More on the difficult craft
Two quotations for the day, the first moderately flippant, the second dead serious, from the chapter “The Language Mavens” in Steven Pinker’s The Language Instinct:
“[O]nce introduced, a prescriptive rule is very hard to eradicate, no matter how ridiculous. Inside the educational and writing establishments, the rules survive by the same dynamic that perpetuates ritual genital mutilations and college fraternity hazing: I had to go through it and am none the worse, so why should you have it any easier?”
“The aspect of language use that is most worth changing is the clarity and style of written prose.* Expository writing requires language to express far more complex trains of thought than it was biologically designed to do. Inconsistencies caused by limitations of short-term memory and planning, unnoticed in conversation, are not as tolerable when presented on a page that is to be perused more leisurely. Also, unlike a conventional partner, a reader will rarely share enough background assumptions to interpolate all the missing premises that make language comprehensible. Overcoming one’s natural egocentrism and trying to anticipate the knowledge state of a generic reader at every stage of the exposition is one of the most important tasks in writing well. All this makes writing a difficult craft that must be mastered through practice, instruction, feedback, and—probably most important—intensive exposure to good examples.”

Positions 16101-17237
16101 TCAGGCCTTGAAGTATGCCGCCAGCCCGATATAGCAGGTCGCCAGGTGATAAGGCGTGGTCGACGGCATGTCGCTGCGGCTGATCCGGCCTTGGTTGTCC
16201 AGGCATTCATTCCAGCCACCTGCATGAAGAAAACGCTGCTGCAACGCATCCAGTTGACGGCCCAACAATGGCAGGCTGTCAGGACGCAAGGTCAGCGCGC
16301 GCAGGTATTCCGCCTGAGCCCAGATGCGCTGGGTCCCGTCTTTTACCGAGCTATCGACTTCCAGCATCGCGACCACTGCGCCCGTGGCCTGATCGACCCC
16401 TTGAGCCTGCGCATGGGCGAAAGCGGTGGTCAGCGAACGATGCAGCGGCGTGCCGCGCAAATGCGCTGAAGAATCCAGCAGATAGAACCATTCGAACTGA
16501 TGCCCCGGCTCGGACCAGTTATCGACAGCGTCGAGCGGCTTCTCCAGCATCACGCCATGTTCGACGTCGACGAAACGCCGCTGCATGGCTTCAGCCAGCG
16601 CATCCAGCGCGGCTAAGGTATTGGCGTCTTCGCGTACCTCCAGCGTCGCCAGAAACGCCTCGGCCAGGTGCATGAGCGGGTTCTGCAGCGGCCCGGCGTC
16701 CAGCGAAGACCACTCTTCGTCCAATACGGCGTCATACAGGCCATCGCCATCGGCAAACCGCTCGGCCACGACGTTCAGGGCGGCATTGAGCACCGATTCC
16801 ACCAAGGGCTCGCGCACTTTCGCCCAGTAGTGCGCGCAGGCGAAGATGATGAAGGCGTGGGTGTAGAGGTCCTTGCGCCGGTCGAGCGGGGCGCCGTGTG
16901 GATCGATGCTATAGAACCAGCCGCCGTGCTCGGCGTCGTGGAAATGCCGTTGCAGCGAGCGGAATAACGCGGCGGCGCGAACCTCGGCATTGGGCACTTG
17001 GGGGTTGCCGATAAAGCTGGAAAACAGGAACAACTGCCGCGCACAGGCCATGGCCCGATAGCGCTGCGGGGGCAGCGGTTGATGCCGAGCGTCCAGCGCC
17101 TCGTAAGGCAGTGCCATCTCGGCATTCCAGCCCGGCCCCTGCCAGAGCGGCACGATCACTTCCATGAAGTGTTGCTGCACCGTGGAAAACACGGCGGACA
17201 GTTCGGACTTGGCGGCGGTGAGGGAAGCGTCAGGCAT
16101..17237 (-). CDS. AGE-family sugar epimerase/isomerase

*I suspect that Those People are not aware of such an attitude among descriptivists.